LIVINGAGRO étudie les pratiques écologiques et agroforestières utilisées pour attirer les touristes à la recherche de vacances durables : une étude de cas en Sardaigne
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What are the ecological and agroforestry practices used by Mediterranean agroforestry entrepreneurs in order to attract tourists looking for sustainable holidays?
An interesting interview on the topic was carried out by LIVINGAGRO partner no. 5, ATM Consulting, to further investigate the context of operation of the transnational project aiming at identifying innovations for both Mediterranean olive multifunctional systems and grazed woodlands.
An interesting case-study was investigated in Ogliastra, where a tandem between a farm (Tenute il Maggese) and a French tour operator (Sardaigne en Liberté) was achieved. In the heart of Sardinia, Tenute il Maggese is at the helm of a blossoming consortium of farms where ecological and agroforestry practices are used to attract tourists looking for sustainable holidays.
“We intend to compensate the fact that Sardinia is an island and to reach its shores tourists have to travel on very polluting transport means, such as the airplane, by offering them an unforgettable experience in accordance with the rhythm and laws of nature,” says Stefania Demurtas who runs the farm together with her husband Salvatore Marongiu.
Tenute il Maggese is based in Tortolì, a municipality in Ogliastra, east-central Sardinia, where saffron, ancient grains and legumes are grown without pesticides and chemical fertilizers. Everything started after Stefania took over the farm from her parents and “since we intended to achieve food self-sufficiency, we started producing cultivars which need less growing treatments so that we would not be spending all our time in the fields”.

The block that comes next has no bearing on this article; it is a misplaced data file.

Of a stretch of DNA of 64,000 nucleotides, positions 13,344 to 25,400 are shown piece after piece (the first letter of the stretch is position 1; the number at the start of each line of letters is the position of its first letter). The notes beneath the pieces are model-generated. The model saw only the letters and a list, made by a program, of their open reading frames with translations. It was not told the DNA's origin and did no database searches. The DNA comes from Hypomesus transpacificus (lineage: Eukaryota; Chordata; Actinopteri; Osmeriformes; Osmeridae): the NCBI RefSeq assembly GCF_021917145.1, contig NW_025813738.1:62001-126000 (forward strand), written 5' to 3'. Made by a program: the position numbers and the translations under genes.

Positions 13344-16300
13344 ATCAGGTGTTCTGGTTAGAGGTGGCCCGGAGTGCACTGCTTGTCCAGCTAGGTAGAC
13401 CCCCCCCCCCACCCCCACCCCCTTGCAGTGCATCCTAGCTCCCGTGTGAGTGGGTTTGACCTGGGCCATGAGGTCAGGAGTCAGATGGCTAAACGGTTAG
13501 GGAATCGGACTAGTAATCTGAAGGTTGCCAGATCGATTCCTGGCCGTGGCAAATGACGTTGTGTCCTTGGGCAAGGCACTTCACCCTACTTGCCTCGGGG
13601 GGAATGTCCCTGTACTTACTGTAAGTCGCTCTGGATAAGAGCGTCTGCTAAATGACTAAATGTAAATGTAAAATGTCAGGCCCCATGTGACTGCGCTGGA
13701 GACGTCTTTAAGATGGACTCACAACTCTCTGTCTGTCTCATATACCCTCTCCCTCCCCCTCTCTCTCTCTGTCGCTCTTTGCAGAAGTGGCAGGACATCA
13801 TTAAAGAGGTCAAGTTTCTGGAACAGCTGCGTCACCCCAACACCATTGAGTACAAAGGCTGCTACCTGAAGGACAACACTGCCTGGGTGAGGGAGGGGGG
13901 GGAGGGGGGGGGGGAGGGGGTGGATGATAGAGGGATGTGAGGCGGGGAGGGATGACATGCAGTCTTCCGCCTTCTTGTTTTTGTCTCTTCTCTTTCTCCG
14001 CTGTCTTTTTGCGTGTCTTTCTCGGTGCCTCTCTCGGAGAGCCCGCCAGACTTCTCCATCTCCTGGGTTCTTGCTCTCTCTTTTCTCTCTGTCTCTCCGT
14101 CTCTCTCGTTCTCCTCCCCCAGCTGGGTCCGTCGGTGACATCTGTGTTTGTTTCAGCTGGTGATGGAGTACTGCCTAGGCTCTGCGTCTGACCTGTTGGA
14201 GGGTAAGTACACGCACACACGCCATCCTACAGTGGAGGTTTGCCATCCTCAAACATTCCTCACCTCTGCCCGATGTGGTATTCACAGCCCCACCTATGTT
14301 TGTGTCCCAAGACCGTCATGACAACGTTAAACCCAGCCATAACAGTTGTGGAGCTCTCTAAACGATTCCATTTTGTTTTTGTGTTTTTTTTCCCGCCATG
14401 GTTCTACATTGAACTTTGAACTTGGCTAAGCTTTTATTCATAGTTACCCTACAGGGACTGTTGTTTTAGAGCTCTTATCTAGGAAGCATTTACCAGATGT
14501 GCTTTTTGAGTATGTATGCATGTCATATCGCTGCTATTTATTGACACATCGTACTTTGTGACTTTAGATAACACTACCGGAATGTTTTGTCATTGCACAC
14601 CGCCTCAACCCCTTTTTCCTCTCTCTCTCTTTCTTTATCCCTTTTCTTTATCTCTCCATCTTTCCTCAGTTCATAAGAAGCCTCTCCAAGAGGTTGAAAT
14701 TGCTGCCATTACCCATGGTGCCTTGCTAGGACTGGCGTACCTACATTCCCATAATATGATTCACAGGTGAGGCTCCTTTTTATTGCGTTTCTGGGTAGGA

Since July 2021, Tenute il Maggese and other farms of the network, are hosting North-European tourists coming to Sardinia through the French tour operator Sardinia Fair Travel (Sardaigne en Liberté). “We planted around 50 fruit trees plus a number of support trees thanks to the donation from responsible tourists to produce biomass mimicking the way trees grow in forests,” Stefania explained. “Through this system that imitates the stratified development of trees in the wild, it is possible to more than double the number of planted trees, so that the plants needing less light grow below those which need more, ensuring that all of them are able to carry out photosynthesis. By doing so, trees grow more tightly together enriching overall biodiversity”. Other key points of the tree plantation technique include water management: in fact, trees are planted on level curves in order to favour the absorption of rain and the management of pruning.
The farm and the tour operator are, thus, providing tourists with a holiday offer that reduces their carbon footprint, even if they are not yet fully capable of quantifying the extent of such a reduction. Tenute il Maggese also regularly hosts courses on permaculture open to all those who are interested in the subject.